Emirates Airlines
Senior Editor | New York City, NY | Contactable via: kat@livekindly.com

Kat has been writing about veganism, environment, and sustainability for five years. Their interests include over-analyzing the various socioeconomic forms of oppression, how that overlaps with veganism, and how the media in all of its forms reflects the current culture.

Dubai-based airline company Emirates has reversed its decision to no longer serve vegetarian Hindu meals on its flights, The Economic Times reports.

The announcement comes just one day after the airline said it would discontinue to serve meals made for its Hindu customers, stating that its current menu provided adequate vegetarian options. Prior to the reversal, Emirates airlines planned on removing “Hindu meals,” which featured “regionally-inspired vegetarian and specialty meals.” Customers immediately vocalized their displeasure, leading the airline to reverse its decision.

“Based on feedback from our customers, Emirates confirms we will continue to provide a Hindu meal option to make it easier for our Hindu customers to identify and request this option,” said a company representative in a statement. “Food and drink form an integral part of Emirates flight experience and our menus are created by leading chefs to reflect the culture and preference of Emirates diverse customer base.”

In addition to choosing from Emirates on-flight options for vegetarian Hindu meals, the airline added that customers may request meals that cater to specific dietary restrictions in advance.

In addition to reinstating its Hindu-friendly vegetarian meals, Emirates recently launched a joint venture between Emirates Flight Catering and a leading technology firm for indoor growing, Crop One Holding. As part of the collaboration, the world’s largest vertical farm is set to open in December 2019. Greens grown in the vertical farm will be served to customers on flights catered by Emirates Flight Catering.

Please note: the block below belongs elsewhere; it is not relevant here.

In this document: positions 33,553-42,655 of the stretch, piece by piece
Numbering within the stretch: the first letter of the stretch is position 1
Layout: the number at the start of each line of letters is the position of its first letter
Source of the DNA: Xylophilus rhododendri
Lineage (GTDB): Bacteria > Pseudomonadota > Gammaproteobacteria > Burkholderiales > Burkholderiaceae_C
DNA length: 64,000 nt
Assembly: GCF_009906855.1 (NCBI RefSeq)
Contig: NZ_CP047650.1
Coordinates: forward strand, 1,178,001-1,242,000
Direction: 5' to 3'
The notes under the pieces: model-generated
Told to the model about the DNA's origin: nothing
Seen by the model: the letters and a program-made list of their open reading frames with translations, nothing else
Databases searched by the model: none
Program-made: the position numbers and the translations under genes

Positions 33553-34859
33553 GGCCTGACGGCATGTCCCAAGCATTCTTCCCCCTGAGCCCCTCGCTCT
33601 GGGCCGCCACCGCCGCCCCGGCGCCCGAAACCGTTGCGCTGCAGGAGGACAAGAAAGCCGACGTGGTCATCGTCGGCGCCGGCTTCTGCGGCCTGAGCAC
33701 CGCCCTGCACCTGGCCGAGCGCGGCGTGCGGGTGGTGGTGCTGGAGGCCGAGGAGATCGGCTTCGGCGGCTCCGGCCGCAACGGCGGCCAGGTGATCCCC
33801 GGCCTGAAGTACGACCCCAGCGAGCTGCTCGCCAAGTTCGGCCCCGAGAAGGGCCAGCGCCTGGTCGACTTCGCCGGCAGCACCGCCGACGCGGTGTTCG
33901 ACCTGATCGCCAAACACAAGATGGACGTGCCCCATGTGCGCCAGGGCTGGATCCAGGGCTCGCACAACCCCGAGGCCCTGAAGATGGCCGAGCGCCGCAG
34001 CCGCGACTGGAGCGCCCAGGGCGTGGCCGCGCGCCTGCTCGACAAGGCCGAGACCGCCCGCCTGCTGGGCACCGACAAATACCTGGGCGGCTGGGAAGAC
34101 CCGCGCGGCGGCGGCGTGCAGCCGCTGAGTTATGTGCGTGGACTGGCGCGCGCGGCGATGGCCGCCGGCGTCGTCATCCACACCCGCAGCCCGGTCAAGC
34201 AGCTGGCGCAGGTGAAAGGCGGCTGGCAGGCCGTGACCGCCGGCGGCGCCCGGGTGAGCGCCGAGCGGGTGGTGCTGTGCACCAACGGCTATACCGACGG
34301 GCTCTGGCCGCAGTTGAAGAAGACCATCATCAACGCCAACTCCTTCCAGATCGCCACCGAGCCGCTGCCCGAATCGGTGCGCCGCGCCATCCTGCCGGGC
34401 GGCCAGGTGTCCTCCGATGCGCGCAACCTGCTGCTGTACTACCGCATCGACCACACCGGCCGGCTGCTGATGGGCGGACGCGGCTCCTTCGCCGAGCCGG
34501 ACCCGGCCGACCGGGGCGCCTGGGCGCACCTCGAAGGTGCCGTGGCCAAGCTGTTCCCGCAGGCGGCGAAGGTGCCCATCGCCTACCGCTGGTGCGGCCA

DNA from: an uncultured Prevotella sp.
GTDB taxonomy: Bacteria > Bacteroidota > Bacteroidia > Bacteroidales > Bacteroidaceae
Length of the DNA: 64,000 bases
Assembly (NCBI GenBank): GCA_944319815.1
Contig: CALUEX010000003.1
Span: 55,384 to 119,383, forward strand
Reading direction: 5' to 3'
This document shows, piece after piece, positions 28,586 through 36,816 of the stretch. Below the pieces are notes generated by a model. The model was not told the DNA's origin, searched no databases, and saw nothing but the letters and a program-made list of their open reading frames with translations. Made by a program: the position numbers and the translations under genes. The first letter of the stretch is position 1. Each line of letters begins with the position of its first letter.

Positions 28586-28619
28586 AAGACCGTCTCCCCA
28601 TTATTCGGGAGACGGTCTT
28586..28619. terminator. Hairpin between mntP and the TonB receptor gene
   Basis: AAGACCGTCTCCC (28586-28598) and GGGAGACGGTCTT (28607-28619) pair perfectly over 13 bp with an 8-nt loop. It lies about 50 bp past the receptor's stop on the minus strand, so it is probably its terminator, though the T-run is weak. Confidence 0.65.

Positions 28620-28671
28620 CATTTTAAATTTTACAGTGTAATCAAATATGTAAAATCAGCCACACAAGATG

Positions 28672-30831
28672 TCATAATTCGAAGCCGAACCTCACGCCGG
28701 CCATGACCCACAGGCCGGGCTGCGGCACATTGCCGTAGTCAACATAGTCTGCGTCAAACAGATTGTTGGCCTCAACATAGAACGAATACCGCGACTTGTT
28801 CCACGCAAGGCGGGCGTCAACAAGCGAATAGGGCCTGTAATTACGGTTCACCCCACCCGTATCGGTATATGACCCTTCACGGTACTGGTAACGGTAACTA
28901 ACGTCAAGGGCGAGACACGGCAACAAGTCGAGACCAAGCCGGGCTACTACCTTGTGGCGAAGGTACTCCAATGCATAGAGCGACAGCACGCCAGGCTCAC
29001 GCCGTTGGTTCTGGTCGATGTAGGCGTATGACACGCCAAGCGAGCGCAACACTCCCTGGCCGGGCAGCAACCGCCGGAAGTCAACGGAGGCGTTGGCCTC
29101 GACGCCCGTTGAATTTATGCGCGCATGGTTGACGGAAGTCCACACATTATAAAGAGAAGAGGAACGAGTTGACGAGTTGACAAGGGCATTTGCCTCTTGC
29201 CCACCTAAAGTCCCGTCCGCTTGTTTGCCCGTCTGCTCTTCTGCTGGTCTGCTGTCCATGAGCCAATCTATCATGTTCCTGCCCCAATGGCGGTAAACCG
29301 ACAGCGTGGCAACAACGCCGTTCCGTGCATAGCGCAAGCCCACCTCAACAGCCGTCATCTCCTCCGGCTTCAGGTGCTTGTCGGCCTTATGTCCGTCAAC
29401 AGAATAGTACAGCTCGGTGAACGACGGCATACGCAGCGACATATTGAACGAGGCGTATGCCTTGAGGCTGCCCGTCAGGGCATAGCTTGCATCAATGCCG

Across the globe, airlines are modifying their menus to be more accommodating to vegan and vegetarian customers due to the rising demand for meat-free food. Last December, Australia’s Jetstar airline earned a “Proggy” award from international animal rights organization PETA for being “The Most Vegan-Friendly Airline.” Jetstar travelers have the choice between a lentil and tabbouleh salad with falafel or a vegetable noodle dish.

In New Zealand, the nation’s leading airline company Air New Zealand will soon carry the vegan Impossible Burger. This partnership marks two milestones — the airline is the first in the world to offer the Impossible Burger in flight, and it is the first New Zealand company to sell the burger as well.


Image Credit: Emirates India